Details of Disappearance
De Mattos lived in the 900 block of Koae Street in Honolulu, Hawaii in 1965. He was engaged to marry Lucy Pacheco
, who lived in the 1200 block of Luawai Street. Both had previous spouses who were deceased, and they had only known each other for three weeks prior to their disappearances.
The couple visited De Mattos's son on December 9, 1965 and afterwards, between 8:00 and 9:00 a.m., they went for a drive together, saying they were going to the laundromat and would return soon. De Mattos was apparently carrying between $700 and $800 in cash when they were last seen.
Pacheco called her daughter at 2:00 p.m. and told her she and De Mattos were going for a drive and would be back soon. Neither one returned. A stew was found cooking in Pacheco's apartment after she vanished.
The police initially did not take the couple's disappearances seriously, thinking they had merely eloped without telling anyone and would return eventually. Investigators became concerned after weeks passed with no sign of either person or De Mattos's gray/blue four-door 1957 Pontiac, which has the license plate number 5A-31514 and the serial number P 857H33127.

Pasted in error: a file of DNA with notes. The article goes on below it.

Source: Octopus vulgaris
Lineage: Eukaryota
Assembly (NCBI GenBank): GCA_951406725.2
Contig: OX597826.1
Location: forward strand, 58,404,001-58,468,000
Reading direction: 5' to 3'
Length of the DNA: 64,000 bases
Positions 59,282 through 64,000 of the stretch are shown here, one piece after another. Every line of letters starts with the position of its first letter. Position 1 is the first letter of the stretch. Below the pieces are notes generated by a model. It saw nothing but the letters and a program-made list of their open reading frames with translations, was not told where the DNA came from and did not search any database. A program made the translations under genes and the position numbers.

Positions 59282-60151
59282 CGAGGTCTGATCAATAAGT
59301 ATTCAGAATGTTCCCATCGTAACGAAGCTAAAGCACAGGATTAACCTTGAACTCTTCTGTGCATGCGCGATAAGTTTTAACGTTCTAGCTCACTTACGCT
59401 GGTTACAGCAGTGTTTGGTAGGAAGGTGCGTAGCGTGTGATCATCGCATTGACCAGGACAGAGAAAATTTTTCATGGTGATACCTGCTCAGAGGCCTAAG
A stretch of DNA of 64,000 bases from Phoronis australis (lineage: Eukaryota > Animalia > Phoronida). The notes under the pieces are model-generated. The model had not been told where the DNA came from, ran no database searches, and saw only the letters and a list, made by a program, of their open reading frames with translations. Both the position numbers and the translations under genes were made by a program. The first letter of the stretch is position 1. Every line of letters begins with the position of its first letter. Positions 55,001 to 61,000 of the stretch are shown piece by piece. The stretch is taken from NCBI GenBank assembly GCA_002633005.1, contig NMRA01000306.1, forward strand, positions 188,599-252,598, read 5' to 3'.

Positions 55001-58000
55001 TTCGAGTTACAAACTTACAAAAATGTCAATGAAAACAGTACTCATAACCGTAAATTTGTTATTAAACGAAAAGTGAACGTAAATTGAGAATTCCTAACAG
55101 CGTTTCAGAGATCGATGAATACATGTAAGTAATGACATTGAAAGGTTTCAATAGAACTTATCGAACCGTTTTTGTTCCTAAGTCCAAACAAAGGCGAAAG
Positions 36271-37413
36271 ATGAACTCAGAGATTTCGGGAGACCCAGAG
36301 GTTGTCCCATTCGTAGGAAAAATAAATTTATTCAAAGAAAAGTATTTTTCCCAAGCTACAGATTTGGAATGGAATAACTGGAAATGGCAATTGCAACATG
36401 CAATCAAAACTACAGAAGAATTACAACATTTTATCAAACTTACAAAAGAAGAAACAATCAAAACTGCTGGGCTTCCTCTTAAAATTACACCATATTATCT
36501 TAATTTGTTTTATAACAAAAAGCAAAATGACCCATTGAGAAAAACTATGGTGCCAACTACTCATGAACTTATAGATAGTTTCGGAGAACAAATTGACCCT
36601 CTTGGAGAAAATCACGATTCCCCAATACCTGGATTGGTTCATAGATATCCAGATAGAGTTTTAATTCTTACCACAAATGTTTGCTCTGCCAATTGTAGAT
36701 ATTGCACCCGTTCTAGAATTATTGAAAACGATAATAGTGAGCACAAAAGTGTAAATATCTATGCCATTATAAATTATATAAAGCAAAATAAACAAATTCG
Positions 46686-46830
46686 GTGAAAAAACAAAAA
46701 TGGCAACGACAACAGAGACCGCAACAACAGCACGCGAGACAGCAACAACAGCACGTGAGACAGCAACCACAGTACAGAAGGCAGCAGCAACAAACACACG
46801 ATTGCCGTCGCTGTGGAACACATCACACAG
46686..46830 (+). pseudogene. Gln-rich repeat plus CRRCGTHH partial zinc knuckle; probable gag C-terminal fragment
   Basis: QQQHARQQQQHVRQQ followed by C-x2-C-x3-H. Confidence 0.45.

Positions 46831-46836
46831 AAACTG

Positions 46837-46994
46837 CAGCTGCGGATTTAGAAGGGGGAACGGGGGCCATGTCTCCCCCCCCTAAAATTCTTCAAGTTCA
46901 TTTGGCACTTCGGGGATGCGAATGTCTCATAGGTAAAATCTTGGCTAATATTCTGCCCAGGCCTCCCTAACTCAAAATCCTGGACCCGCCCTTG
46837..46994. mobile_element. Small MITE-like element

The only possible sighting of them was in a Sears, Roebuck & Co. department store in Honolulu, where a clerk claimed to have served them a month after they vanished. This sighting has not been confirmed.
Both De Mattos and Pacheco's prescriptions have not been refilled or their bank accounts accessed since their disappearances. De Mattos had $6,000 in a joint bank account he shared with his son, and was expecting more money from an apartment building he sold shortly before his disappearance. Pacheco left behind her purse and wedding ring, and both of them left their prescription medications.
Pacheco is described as a dependable woman who always kept in close contact with her teenage daughter, but none of her family members ever heard from her again after she disappeared with De Mattos.
De Mattos left behind eight grown children, and Pacheco left four. All of their children were adults, except Pacheco's youngest daughter, who was in her teens. Pacheco had postponed her planned wedding until the summer months so she could take her daughter along on the honeymoon.
Pacheco and De Mattos's cases are no longer being investigated by law enforcement due to the passage of time since they vanished, but their families have never forgotten them. It isn't clear whether they left voluntarily together, or if other factors caused their disappearances. Their cases continue to puzzle people.